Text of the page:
Osborn has a much larger goal than simply refuting the notions that OCD is caused by religion. His ultimate goal is curing the disorder with a religious solution. He first covers the various secular techniques used noting their successes and limitations (pp. 130-137). The final secular treatment discussed explores “Responsibility Modification Therapy” which includes responsibility transfer therapy. Transferring responsibility to others “might be the most powerful of all therapeutic approaches to obsessive-compulsive disorder” (p. 143). The shortcoming of such an approach is finding an individual willing or available to play such an integral role in rehabilitating a sufferer. All the argumentation of Osborn’s book has led to the notion of placing God as that ultimate “someone” willing and available to help someone with OCD. Osborn suggests “individuals suffer from obsessions because of an excessive sense of responsibility for harm to self or others” (p. 162). By using transference, a sufferer gives the responsibility for such things to God.” “A person suffering from fire obsessions… turns to God and allows him to take responsibility for the prevention of fire; a Christian tormented by contamination obsessions gives God the responsibility for whether or not he will get a disease; an individual who fears he has offended God leaves responsibility for any offense to God” (p. 162).
But how does one do this? Osborn states that the feeling of responsibility must first be identified. For instance, a woman who was obsessed over a suicidal jump out the window was not ultimately afraid of death, but rather plagued by the devastation it would cause her parents. Once identified, God would be responsible for her parents’ feelings. Second, obsessional fears should still be battled against by the use of positive self talk: “Right now it is more important for me to trust God than to make certain that my fear does not come true” (p. 164). Third, Transferring responsibility to God is a form of prayer: “What the Christian needs to do… is to turn to God in confidence and leave the obsessional fear with him” (p. 165). Fourth, Osborn suggests meditating on scripture passages. Meditating on scripture can cure OCD, in that grasping the meaning of particular passages can change a persons’ perspective (pp. 166-167).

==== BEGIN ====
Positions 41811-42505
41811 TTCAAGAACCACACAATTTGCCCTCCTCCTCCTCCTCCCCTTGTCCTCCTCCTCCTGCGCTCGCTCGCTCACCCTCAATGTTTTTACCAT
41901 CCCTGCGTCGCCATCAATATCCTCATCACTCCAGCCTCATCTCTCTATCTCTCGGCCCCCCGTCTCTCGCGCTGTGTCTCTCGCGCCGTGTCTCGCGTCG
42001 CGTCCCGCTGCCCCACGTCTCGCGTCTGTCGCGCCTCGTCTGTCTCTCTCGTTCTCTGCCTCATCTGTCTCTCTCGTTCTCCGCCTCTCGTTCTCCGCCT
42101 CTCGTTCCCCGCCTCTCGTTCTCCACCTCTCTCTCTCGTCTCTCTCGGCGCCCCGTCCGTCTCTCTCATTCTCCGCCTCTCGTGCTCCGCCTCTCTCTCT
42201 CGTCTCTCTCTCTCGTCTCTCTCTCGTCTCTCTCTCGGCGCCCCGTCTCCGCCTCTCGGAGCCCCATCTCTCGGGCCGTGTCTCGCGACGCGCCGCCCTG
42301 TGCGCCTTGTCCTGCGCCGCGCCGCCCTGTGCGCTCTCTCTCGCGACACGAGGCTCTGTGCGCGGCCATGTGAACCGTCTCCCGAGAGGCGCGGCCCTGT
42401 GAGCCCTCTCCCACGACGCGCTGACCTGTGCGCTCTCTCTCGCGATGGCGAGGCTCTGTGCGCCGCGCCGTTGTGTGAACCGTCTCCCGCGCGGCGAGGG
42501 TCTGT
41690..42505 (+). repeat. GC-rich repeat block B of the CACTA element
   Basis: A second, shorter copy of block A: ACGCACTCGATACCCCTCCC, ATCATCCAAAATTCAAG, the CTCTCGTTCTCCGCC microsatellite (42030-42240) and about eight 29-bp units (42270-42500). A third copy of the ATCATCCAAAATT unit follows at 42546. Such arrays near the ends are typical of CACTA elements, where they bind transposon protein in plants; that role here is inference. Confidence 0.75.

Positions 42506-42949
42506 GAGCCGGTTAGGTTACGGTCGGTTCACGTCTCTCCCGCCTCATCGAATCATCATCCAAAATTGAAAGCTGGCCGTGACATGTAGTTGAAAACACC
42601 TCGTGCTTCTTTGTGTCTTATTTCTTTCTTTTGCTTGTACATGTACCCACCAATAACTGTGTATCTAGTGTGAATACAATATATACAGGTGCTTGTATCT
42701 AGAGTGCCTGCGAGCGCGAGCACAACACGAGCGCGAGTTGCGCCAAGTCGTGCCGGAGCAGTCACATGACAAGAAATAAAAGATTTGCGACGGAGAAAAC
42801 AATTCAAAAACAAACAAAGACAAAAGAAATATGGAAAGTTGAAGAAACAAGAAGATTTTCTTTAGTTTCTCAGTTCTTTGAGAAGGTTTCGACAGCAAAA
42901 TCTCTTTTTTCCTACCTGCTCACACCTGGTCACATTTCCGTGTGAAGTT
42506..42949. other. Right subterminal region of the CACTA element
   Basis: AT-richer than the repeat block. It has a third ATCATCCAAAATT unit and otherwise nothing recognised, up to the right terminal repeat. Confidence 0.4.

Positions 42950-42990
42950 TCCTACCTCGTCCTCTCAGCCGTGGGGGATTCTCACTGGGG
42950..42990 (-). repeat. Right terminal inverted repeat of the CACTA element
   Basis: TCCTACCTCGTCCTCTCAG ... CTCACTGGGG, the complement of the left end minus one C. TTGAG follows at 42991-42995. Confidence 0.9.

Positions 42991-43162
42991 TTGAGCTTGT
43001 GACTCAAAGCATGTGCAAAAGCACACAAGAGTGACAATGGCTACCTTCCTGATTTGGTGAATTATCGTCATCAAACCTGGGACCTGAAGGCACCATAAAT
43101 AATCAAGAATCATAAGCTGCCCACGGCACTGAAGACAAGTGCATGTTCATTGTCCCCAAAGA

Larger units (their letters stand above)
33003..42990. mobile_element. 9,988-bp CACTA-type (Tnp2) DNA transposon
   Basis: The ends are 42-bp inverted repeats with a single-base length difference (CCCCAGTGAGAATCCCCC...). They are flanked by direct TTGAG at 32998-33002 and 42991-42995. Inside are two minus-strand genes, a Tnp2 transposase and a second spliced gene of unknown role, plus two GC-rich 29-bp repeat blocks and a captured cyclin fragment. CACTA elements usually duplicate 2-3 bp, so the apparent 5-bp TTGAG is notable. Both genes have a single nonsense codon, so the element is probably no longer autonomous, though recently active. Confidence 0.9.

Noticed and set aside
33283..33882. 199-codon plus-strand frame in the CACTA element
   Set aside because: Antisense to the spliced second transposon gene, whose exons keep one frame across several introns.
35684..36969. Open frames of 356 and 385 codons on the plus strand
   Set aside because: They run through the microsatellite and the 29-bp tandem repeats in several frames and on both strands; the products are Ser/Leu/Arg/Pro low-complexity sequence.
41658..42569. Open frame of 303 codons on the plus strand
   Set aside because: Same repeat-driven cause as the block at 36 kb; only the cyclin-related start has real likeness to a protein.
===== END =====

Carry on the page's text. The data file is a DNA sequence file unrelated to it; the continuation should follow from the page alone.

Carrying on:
The strength’s of Osborn’s book is obviously his desire to help OCD suffering Christians based on Christian principles. The bald truth is that God is ultimately responsible for the lives of his people. Osborn’s main therapy therefore is Biblically sound (Rom. 8:28). Even an OCD suffering Christian should cry out “Abba, Father” (Rom. 8:15), or as Osborn explains (via Saint Therese), OCD sufferers should “expect everything from God as a little child expects everything from its father” (p. 155). Osborn rightly concludes, “Our part [is] to give to God the responsibility for anything that could possibly happen, and to simply trust in him. This is, indeed, a radical a difficult type of faith” (p. 149). The “faith” Osborn is describing though is not a passive Quietism, which “emphasizes complete acceptance of all that happens” (p. 156-157). Rather, Osborn concludes engaging in transference with God is a daily difficult fight. This struggle results in a greater degree of faith (p. 156). It is “a less popular and more difficult therapy, but one that [is] ultimately more powerful and more healing” (p. 157).
There are though difficulties with aspects of this book. Perhaps the most pressing Biblical problem is that more often than not, Scripture is not utilized as that which substantiates Christianity as the cure for obsessive-compulsive disorder. Scriptures are peppered through sparsely, and sometimes grossly out of context (see for instance his citation of Revelation 3:20 on page 162, and his identification of Mary “acting just like an OCD sufferer” in John 2 on page 163).